(There’s an old joke about an early translator for Chinese, which the US Intelligence community of course was very interested in as at the time there were few in the service who spoke the language. They put in the phrase “Out of sight out of mind” and got back Chinese characters. Being unable to read them they put the Chinese back into the machine. It spat out “Invisible idiot.” The tale is apocryphal of course, but it illustrates the pitfalls that await any translator who isn’t rather careful and it shows why computers have usually been pretty bad at it. Google Translate works from a corpus of texts, and does the work statistically, but you’ll notice that some languages come out better than others, largely ones that have a lot of stuff written in them available on the Web. So Russian comes out OK, Chinese sort of ok, but Hungarian or Cebuano? Less so).

    I can think of a few phrases in English that when literally translated might sound simply odd in other languages. Take this from a Nature paper:

    “We find that sex alters the molecular signatures of evolution by changing the spectrum of mutations that fix, and confirm theoretical predictions that it does so by alleviating clonal interference. We also show that substantially deleterious mutations hitchhike to fixation in adapting asexual populations.” (bolding is mine)

    Now what would happen if you tried to translate this into Chinese, and didn’t use a good translator? Here’s what Google Translate gets you for “sex”:

    性別 –gender, sex, sexuality

    性 –sex, nature, character, gender, quality

    性交 –sexual intercourse, sex, coitus, fuck, coition, venery

    性欲 — libido, sexuality, sex

    Any of you know the connotations of any of these? I sure don’t. It would take a decent human translator to get it right as using the dictionary that Google has any of them could in a literal sense fit. But which one you choose will change the sense of the sentence from the Nature paper pretty radically. And “Hitchhike” is even worse. Type it as one word and you get 搭脚儿. Type it as two and you get 加息顺利. I haven’t the faintest idea of how those sound to a Chinese speaker in combination with “fixation” and I doubt anyone here does either. But I suspect that absent someone who spoke and wrote fluently both Chinese and English we’d get results that would make more than one Chinese scientist giggle.

    None of this excuses the editors who should have caught this. I emailed the editor involved and haven’t heard back.

    PZ, I respect you a lot, but I’m a little disappointed that you didn’t email the authors and just plain ask them. I can see why people don’t like PLOS One, and lord knows I agree that open-access journals are not always an unmixed blessing. (See! a supernatural reference! I must be a fundamentalist!) You’re not a reporter and you aren’t bound by the same ethics, but when I saw it the first thing I did was email the author and Dr Xiong was gracious enough.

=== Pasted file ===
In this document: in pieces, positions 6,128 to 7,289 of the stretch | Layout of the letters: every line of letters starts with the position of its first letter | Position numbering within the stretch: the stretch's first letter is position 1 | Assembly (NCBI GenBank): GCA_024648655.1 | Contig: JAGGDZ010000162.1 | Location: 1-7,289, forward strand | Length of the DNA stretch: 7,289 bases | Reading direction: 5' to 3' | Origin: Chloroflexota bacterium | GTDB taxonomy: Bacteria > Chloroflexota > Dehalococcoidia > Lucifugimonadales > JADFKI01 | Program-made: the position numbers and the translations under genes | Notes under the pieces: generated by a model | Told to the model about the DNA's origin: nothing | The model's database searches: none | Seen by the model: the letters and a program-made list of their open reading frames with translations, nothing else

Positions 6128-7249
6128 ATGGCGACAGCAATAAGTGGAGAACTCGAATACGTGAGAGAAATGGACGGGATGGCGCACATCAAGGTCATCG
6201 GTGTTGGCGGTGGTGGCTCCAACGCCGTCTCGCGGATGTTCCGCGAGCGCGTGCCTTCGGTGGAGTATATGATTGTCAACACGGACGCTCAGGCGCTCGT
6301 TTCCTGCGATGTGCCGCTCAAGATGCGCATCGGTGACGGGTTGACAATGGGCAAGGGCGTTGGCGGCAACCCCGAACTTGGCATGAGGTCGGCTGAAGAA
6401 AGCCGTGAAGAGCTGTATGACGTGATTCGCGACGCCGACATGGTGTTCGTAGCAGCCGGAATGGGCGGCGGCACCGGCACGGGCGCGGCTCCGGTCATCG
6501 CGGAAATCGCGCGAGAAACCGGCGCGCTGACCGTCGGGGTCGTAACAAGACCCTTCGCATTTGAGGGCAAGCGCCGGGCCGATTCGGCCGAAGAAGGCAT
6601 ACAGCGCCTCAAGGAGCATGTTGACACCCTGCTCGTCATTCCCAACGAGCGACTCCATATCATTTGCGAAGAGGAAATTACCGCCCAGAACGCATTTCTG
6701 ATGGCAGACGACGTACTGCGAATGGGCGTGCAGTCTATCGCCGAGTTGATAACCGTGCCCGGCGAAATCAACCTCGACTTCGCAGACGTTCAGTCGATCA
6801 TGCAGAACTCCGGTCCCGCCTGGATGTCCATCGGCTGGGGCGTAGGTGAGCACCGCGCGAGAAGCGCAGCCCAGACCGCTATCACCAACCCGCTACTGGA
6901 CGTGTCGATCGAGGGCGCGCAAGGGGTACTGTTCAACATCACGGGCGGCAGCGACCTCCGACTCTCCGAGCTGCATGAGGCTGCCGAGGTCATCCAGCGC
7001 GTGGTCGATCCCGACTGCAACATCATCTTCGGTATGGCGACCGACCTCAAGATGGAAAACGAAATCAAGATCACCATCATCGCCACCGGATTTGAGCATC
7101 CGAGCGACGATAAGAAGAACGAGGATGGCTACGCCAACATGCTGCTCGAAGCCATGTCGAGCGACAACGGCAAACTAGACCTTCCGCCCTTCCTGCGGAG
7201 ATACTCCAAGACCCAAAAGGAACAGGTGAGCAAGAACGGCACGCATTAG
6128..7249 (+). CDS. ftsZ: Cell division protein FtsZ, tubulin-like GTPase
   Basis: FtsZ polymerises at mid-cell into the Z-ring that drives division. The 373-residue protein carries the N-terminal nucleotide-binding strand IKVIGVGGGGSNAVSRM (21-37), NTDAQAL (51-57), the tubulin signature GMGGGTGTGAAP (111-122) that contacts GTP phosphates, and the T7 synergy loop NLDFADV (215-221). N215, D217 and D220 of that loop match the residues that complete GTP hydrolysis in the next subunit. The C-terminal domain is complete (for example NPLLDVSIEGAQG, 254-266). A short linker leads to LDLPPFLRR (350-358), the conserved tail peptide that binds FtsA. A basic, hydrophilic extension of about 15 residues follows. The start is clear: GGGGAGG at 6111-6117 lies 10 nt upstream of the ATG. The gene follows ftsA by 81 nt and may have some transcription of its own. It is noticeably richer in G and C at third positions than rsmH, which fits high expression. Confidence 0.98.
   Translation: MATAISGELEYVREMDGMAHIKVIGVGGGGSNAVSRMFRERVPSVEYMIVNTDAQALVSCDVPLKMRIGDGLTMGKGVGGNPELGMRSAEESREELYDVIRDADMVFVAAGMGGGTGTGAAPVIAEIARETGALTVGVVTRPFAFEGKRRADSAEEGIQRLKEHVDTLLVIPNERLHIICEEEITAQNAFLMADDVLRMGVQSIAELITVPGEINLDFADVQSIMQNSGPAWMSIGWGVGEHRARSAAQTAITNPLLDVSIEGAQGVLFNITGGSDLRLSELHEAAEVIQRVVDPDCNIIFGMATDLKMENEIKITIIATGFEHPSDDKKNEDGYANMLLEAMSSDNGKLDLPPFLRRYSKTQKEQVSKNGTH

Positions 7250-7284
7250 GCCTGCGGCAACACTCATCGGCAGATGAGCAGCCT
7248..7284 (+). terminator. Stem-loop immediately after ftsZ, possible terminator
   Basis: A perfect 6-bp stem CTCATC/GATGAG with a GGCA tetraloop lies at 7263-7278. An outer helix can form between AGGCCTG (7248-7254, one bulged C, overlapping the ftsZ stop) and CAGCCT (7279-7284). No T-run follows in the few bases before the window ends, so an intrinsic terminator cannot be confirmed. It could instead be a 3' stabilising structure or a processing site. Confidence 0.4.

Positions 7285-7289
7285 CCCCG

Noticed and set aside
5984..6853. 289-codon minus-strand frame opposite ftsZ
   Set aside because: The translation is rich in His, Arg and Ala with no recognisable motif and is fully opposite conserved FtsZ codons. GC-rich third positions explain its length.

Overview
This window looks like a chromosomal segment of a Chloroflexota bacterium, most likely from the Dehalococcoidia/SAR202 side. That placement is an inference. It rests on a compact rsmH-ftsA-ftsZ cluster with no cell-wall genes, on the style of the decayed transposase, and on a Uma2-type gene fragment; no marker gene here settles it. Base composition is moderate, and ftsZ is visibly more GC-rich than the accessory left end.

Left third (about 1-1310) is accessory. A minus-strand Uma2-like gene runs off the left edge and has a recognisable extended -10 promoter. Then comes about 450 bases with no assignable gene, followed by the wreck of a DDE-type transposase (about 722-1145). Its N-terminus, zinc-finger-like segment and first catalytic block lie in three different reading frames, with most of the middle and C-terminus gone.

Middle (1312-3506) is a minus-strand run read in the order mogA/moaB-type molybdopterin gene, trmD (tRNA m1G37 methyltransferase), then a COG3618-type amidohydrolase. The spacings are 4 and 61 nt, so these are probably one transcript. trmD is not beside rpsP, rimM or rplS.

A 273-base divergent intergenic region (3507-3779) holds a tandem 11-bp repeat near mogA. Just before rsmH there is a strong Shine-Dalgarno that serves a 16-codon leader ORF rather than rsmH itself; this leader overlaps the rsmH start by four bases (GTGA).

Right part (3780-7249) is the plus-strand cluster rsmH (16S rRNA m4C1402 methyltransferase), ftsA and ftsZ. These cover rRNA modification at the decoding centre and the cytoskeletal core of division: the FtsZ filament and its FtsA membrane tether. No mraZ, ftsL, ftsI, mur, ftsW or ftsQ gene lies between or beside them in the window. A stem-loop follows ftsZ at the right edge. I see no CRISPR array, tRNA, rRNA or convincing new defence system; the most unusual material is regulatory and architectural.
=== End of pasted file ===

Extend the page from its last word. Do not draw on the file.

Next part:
I’m spending a lot of time at this because the paper itself — as you, PZ, have noted — seems fine in most other respects, the “meat” of it doesn’t bring up ID in any real way. It’s a perfectly (to my admittedly nonprofessional eye) ordinary paper. Cut the offending sentences and would you have even noticed it?

    When something like this from a foreign language shows up only in the abstract and conclusion — the two places where it’s easier to throw a little personality into a paper — I’d be skeptical that it’s a bunch of ID-spouting creationists. Especially given that this paper is from China, a country with little tradition of this kind of thing. Yes there were Christian missionaries there (and are a few now) but they haven’t made a ton of headway, not in a country where most people are Buddhist or Taoist, if they profess any religion at all. (The official atheism is still quite strong).

    Here’s another small bit of evidence: note that they mention design and creator in the same paragraph when talking about robotic hands. That says to me that the original reference might have been to something along those lines, rather than god, and it got messed up on the way between Chinese and English.

  37. jeffreylewis says

    Regarding engineers being more likely to be creationists – I haven’t seen any data to indicate that engineers are any more likely to be creationists, only anecdotes on comment threads. In my own personal experience as an engineer, it seems like creationists in our ranks are a smaller percentage than the general population (but again – just an anecdote). In fact, I can only think of one engineer I know personally who I’m positive is a creationist. The rest either accept theistic evolution or just plain old evolution with no intervention from gods. In a few attempts at googling “creationism by college degree”, I haven’t really found much. My suspicion is that engineers simply fall into the same pattern as most other college majors – increasing education in general tends to decrease acceptance of creatiosm. Sciences more closely related to evolutionary biology also tend to decrease acceptance of creationism. So, if engineers do fall into the normal spectrum, they’d be more likely to be creationists than biologists, but less likely than someone without a college degree.

    Anyone know of any surveys that actually break down acceptance of creationism by college major?